Larry Jones is back at his hometown track where he launched his training career in 1982. Now he’ll try to win Ellis Park’s marquee stakes for the first time with Jenda’s Agenda in Sunday’s Grade 3, $100,000 Groupie Doll while also saddling Believe in Royalty and Kowboy Karma in the augural running of the $75,000 Ellis Park Derby on the undercard.
The Groupie Doll attracted a field of 11 fillies and mares, headed by Indiana Grand’s Mari Hulman George winner Pinch Hit, who was fourth in the stakes last year. The Ellis Park Derby drew a capacity 12 entrants. Both races are a mile.
Jones stabled for many years at Ellis Park, short drives from his Henderson farm and from where he grew up in Hopkinsville. His first stakes victory was at Ellis Park, the 1986 Honorable Order of Kentucky Colonel Stakes with Capt. Bold, an $800 yearling purchase. Eighteen years later, Jones trained the first Ellis Park-based horse to win a Grade 1 stakes in New York when Island Sand took Belmont Park’s 2004 Acorn after finishing second in the Kentucky Oaks.
After relocating to Delaware Park following the 2005 tornado that ravished Ellis, Jones went on to win the Kentucky Oaks three times (Proud Spell, Believe You Can and Lovely Maria) and has had 10 individual horses win Grade 1 races, including 2011 Horse of the Year Havre de Grace and 2007 Kentucky Derby runner-up Hard Spun. Jones returned to Ellis Park for one summer in 2012, including having Believe You Can stabled at the Pea Patch, but this is his first full summer to have a barn here since.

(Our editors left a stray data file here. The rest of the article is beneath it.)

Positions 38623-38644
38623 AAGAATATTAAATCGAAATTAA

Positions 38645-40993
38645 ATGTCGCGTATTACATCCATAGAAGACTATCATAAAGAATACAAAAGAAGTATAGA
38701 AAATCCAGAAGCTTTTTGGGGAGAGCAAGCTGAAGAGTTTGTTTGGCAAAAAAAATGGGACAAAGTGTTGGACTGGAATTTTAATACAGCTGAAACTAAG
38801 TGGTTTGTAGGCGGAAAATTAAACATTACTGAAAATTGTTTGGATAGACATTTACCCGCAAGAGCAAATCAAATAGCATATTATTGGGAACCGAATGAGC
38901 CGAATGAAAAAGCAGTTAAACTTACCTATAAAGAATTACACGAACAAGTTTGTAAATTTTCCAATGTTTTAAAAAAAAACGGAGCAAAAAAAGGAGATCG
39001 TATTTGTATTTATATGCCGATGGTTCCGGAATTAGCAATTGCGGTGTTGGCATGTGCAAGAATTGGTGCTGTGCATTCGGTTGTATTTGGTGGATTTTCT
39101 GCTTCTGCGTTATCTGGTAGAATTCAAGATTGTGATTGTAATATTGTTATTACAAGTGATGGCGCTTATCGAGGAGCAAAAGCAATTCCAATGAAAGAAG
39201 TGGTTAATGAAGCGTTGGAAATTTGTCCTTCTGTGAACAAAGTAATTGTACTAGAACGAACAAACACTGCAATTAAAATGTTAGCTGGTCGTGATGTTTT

“I was here 27 seasons in a row,” said Jones, who also has horses training at Churchill Downs. “… They say you can never go home, but it feels good to be here. I’m selling my house in Delaware, so we’re Kentucky again.”
Jenda’s Agenda is a daughter of Just Jenda, a multiple stakes-winner trained by Jones and co-owned by Jones and his wife, Cindy. The Joneses bred and own Jenda’s Agenda but early on sold half-interest to major client Rick Porter.
Like her mom, Jenda’s Agenda got off to a quick start as a racehorse, winning her first three races last year at age 3. Even after being sidelined 10 1/2 months with an injury, Jenda’s Agenda came right back with a good second off the layoff and then a smart win in an Oaklawn Park allowance race.
But in her subsequent two starts, Jenda’s Agenda was 11th and sixth, losing by 18 lengths in both Keeneland’s Grade 3 Doubledogdare and Prairie Meadows’ $100,000 Iowa Distaff. Jones suspects the filly had developed minor bone bruising that seems to be rectified and is hoping the Groupie Doll proves those debacles are not representative of who the 4-year-old filly really is.
“I hope not,” he said. “We moved her to Ellis Park, and she’s working really good over this course. Gabriel Saez will be back on her. That’s who kind of got her started and going. We’re sure keeping our fingers crossed that we’ve got her back. At first we thought maybe it was the Keeneland track that she wasn’t liking so she didn’t work well there. But then she started working a little better at Churchill.
“Although she won at Oaklawn and did good, she just never was quite the same after that. I’m going to kind of blame it on bone bruising. Nothing enough to make her lame or make her gallop bad, but when she hit that very top speed, then she could feel it. We moved her over here, because if it’s bone bruising, this track has so much cushion and stuff. I’m really happy with how she’s doing right now.”